Posted by mike in Film,Reviews at 10:56 pm on February 12, 2009

Status: No longer in theaters (opened 12/25/08)
Directed By: Bryan Singer
Written By: Christopher McQuarrie & Nathan Alexander
Cinematographer: Newton Thomas Sigel
Starring: Tom Cruise, Kenneth Branagh, Bill Nighy, Tom Wilkinson

I have to assume that, outside of WWII or general history buffs, most people have a general idea of how Adolf Hitler died, but are not typically aware of the several failed prior plots to take his life. I count myself among this group, and recognizing that it might be naive of me to presume that I am no more ignorant of this piece of history than the typical moviegoer, I feel that historical accuracy is Valkyrie‘s downfall: the plot centers around a failed 1944 attempt to kill Hitler, and its suspense is betrayed by the fact that we’re aware of its outcome going in. Imagine the story of the assassination attempt on Ronald Reagan, told from the perspective of John Hinckley, Jr. as the protagonist, and you’re only experiencing a slight exaggeration (perverted by the fact that Reagan wasn’t generally considered to be one of the most evil men to ever live, of course, but the dramatic perspective would be similar).

It doesn’t help that the general public never gave this film a chance. There were widespread reports of the kind of massive nerd hysteria that can only be found on the internet, demonstrating a kind of unfair prejudice that even a Scientologist probably doesn’t deserve, as Ebert so eloquently pointed out. Questionable writing and direction don’t help silence the premature critics, either, but the film does have more redeeming qualities than the results of a typical Google search might have you believe.

The focus of the story is on the planning of the Hitler assassination attempt, concentrating on the involvement and perspective of Colonel Claus von Stauffenberg (Tom Cruise), and the plot itself is certainly intriguing. We get not only an overview of Germany during WWII, but also a survey of the internal workings of the Nazi government, not to mention a cool and interesting look at 1940s-era technology—particularly in the improvised bomb department. We’re introduced to a ton of characters during the film’s lengthy exposition, including several high-ranking Wehrmacht officers and a secret cabal of Germans intent on overthrowing their government. In fact, there are so many intersecting interests and so many characters who serve important functions yet do not warrant enough screen time to become familiar with, that frankly it’s all a bit too much to keep track of, and somewhat confusing. Valkyrie is a movie that knows it’s going to go over the heads of most of the members of its audience, and it tempers this by always making sure that we’re aware of the main thread of its story: von Stauffenberg is going to kill Hitler, and using some esoteric military plans and procedures, the Resistance of which he is a part will take over Germany. How many of the details you care to pay attention to are going to depend on your level of interest in the specific subject matter, and on how much effort you wish to put in to make note of each character’s function, desire, and role in the grander scheme.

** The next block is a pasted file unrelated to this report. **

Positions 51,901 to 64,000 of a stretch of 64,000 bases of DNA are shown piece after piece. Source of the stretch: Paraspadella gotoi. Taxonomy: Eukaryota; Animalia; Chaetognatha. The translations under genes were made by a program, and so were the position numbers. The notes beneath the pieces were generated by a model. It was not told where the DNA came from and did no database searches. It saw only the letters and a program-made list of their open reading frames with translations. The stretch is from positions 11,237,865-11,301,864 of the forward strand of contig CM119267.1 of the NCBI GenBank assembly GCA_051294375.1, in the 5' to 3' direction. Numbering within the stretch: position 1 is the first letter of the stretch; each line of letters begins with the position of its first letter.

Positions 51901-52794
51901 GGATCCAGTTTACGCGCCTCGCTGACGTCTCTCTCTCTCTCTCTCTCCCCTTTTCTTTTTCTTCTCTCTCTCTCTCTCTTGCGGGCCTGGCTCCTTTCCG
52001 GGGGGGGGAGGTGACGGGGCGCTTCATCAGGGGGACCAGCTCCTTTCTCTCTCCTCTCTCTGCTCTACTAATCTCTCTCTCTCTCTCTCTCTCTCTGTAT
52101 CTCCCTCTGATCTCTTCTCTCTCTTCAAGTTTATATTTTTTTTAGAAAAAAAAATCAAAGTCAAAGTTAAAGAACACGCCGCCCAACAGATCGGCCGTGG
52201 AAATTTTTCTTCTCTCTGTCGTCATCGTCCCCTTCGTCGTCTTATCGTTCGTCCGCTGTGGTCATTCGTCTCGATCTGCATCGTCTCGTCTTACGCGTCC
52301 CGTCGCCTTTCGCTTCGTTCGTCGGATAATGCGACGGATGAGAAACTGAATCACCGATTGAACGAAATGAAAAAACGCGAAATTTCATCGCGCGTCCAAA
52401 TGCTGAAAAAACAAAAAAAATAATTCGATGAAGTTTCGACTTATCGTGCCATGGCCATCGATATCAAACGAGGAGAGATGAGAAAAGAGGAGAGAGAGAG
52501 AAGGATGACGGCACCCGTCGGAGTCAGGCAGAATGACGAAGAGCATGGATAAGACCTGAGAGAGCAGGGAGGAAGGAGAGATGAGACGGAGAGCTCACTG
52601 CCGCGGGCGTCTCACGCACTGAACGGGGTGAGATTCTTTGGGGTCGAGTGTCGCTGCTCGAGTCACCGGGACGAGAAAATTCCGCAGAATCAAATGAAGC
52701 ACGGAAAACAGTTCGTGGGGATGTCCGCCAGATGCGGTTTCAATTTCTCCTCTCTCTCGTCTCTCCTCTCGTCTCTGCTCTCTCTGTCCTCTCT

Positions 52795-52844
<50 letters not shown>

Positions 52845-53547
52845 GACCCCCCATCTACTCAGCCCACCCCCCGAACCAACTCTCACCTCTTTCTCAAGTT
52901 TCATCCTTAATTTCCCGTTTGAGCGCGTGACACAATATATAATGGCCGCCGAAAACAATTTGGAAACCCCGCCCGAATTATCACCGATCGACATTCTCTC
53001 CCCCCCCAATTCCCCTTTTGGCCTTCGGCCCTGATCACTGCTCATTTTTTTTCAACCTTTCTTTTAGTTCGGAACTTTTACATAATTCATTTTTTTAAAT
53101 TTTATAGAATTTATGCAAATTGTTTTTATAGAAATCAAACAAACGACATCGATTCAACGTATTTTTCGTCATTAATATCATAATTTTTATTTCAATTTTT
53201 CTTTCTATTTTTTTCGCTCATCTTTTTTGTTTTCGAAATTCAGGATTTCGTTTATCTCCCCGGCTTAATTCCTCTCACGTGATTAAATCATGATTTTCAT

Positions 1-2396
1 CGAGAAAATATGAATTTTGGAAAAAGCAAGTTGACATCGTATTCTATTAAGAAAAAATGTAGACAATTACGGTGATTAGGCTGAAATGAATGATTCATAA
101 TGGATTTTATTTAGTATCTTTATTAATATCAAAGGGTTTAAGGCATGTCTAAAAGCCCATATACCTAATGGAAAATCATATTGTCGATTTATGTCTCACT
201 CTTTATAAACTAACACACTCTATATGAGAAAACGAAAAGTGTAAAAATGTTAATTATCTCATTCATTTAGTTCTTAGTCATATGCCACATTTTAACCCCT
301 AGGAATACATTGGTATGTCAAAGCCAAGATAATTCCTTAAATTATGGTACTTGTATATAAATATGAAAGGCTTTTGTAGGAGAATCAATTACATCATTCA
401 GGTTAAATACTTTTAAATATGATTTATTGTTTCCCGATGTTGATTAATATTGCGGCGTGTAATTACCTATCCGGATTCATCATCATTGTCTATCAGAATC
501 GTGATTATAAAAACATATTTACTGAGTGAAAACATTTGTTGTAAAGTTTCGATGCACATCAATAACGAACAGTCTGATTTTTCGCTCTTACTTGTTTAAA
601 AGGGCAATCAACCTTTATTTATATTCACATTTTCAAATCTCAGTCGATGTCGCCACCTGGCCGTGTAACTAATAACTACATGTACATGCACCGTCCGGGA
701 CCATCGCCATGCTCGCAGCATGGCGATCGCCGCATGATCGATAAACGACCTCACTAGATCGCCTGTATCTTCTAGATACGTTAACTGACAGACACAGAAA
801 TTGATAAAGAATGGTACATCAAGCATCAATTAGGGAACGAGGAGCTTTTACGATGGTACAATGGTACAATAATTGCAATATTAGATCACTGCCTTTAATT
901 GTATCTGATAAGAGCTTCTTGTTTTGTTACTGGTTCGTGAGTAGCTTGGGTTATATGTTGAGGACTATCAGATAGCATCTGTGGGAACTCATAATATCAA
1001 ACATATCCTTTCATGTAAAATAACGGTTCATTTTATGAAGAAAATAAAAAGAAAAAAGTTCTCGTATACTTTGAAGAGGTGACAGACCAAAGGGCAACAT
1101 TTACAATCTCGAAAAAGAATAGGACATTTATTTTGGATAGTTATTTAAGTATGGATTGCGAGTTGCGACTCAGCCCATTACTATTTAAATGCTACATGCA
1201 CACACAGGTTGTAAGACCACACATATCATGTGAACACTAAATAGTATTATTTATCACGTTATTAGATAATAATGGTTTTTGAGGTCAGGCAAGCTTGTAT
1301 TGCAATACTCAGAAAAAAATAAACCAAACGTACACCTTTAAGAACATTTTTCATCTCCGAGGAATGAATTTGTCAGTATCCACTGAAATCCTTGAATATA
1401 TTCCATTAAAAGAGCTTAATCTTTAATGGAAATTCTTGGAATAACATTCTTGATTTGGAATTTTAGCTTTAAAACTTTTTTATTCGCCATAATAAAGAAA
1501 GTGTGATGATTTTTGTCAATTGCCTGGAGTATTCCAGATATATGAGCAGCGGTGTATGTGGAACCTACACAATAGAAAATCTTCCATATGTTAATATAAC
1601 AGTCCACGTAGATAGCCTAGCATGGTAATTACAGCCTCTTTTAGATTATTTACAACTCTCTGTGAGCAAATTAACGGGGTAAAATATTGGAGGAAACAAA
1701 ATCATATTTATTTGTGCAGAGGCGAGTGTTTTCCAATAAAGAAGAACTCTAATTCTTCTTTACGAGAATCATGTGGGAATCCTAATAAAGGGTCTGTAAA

Singer makes use of some directorial tricks to aid in this, most prominently the decision to have all of the characters speak unaccented (for the most part) English. This is one of the things the aforementioned nerd-vultures jumped on as a sign of Cruise’s supposedly bad acting, but it’s actually handled fairly well, using a device similar to that used in The Hunt for Red October. Personifying the German Resistance movement primarily as von Stauffenberg makes for a more relatable drama, too, and there’s a trick he and screenwriter Christopher McQuarrie play with keeping the results of a major plot event a secret long past the point of audience frustration, which might have been even more annoying if it didn’t succeed so well at maintaining dramatic tension.

Ultimately, though, we know the outcome, even if we do have trouble following the intricacies, and the main plot is one area where the film shouldn’t assume it can continue to sail over its audience’s heads, but it does. There’s a lot of talent here, from a director we know as talented to a very sound and broad ensemble cast. They’re in a bit too deep for their own good, though, and the balancing act they play between historical accuracy and dramatic structure is not completely pulled off. It’s a fairly intriguing effort, though.

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